New reports shed light on two striking trends in the U.S. housing markets that seem to contradict each other.
A new report from Goldman Sachs reflects similar findings from the Pew Research Center released last month: The economic recovery has not pushed more young adults out of their parents’ homes and into their own households.
Actually, quite the opposite. Since the start of the recovery (roughly 2010), the share of 18–34 year-olds who are living at home has increased.
About a third of Millennials are living with their folks. This percentage stopped rising during the second half of 2014, but it hasn’t shown any substantial shift. Despite the recovery, they’re still living at home.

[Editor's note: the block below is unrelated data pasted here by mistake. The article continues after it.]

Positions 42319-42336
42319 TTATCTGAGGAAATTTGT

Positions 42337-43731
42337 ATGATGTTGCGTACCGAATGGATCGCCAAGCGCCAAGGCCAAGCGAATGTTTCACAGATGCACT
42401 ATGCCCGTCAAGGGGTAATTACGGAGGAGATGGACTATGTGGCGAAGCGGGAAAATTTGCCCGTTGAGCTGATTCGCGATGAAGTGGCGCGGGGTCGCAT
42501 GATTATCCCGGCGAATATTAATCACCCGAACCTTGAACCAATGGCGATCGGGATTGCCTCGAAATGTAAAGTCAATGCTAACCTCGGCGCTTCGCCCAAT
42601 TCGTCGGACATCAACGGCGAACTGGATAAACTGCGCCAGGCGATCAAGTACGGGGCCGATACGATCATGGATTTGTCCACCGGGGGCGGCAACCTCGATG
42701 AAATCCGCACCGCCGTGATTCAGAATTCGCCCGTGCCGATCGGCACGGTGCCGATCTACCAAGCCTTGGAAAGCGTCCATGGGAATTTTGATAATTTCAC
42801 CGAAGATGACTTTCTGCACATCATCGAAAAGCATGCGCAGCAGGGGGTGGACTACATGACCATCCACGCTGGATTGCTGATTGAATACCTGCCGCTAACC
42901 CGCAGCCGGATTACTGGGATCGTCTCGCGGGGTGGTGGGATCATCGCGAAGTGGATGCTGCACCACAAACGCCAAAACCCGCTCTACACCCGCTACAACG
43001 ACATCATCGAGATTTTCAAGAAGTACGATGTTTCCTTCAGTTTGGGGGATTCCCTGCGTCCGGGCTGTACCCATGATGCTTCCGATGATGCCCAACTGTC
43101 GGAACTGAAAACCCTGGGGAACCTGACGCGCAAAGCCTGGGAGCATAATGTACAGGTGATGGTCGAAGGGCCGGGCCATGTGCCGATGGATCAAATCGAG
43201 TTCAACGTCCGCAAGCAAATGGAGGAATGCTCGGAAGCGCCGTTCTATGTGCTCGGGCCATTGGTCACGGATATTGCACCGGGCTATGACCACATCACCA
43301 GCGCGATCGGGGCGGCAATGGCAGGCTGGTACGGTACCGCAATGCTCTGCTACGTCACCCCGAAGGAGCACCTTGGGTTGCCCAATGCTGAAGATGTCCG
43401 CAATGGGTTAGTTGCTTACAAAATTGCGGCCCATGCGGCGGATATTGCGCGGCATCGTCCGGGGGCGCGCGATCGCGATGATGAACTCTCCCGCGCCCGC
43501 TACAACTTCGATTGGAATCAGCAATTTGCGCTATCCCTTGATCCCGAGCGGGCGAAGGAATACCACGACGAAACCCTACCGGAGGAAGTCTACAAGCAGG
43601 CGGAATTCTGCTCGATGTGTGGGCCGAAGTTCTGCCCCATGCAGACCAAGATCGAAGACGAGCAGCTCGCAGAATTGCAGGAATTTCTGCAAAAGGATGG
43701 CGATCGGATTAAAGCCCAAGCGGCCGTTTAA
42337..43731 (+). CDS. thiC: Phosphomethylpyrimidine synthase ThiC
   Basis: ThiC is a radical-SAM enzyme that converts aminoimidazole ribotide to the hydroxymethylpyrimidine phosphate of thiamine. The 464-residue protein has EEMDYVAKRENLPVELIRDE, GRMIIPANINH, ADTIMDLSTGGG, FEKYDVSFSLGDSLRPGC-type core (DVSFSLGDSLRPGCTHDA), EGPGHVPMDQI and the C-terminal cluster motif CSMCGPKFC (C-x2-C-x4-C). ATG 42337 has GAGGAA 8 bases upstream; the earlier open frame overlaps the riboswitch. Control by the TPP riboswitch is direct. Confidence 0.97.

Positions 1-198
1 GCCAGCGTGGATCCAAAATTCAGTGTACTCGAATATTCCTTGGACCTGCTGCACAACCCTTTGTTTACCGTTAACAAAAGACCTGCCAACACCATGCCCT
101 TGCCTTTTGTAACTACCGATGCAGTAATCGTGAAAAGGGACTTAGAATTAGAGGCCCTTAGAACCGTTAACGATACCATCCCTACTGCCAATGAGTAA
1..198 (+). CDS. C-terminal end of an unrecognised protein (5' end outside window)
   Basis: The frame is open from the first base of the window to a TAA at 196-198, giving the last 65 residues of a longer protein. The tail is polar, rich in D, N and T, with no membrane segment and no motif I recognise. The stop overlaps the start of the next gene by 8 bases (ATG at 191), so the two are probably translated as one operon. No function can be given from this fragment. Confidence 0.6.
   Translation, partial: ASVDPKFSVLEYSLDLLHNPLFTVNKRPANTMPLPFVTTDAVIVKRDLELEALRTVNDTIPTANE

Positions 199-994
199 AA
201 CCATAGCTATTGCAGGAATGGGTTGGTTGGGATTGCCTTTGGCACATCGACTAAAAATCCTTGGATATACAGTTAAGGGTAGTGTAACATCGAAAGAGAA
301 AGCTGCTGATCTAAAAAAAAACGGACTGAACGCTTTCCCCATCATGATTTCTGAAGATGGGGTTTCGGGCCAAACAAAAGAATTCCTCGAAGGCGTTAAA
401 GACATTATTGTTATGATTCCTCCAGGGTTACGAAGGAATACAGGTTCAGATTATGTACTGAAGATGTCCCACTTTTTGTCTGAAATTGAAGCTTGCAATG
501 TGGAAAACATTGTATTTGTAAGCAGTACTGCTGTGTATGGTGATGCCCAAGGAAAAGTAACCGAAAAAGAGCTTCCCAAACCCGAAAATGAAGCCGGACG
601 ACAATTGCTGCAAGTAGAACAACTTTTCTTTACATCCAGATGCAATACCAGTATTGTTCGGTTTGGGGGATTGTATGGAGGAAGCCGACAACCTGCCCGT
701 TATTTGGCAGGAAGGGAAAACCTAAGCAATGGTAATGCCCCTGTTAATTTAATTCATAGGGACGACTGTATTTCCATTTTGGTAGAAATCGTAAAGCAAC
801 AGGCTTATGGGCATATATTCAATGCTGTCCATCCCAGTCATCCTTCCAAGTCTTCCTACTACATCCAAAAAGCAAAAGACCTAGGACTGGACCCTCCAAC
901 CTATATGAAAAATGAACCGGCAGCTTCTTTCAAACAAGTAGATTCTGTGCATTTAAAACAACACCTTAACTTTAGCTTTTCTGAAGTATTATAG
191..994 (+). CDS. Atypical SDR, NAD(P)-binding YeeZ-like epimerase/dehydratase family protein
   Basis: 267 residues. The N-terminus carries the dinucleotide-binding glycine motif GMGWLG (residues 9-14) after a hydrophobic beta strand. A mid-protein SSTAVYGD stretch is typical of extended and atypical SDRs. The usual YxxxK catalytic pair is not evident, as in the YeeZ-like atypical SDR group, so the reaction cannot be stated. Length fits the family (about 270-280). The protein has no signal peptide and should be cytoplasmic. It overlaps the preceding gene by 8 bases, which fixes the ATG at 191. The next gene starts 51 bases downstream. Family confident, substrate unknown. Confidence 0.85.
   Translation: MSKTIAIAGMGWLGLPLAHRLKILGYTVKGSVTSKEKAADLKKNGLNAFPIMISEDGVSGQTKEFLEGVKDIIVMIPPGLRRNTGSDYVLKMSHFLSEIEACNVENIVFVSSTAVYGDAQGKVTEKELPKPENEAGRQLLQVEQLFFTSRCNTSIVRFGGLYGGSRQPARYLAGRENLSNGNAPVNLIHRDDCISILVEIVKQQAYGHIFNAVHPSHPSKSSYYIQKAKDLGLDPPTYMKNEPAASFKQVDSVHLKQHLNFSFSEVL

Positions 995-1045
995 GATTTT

These findings seem to run contrary to a separate trend in American housing: The number of new households in the U.S. is rising steadily, according to Census data. So who’s creating the new households?
Jed Kolko, an economist, offers a possible explanation. In a report for the University of California-Berkeley’s Terner Center for Housing Innovation, he explains that older adults are behind the growth in new households.
Kolko: “Despite expectations that Millennials are the force behind household formation, older adults are driving household formation. Strikingly, age groups younger than 55 collectively had negative household formation between 2014 and 2015, while 65–74 year-olds accounted for more than two thirds (860,000) of overall household formation.”
See chart below. Read the full article from CityLab.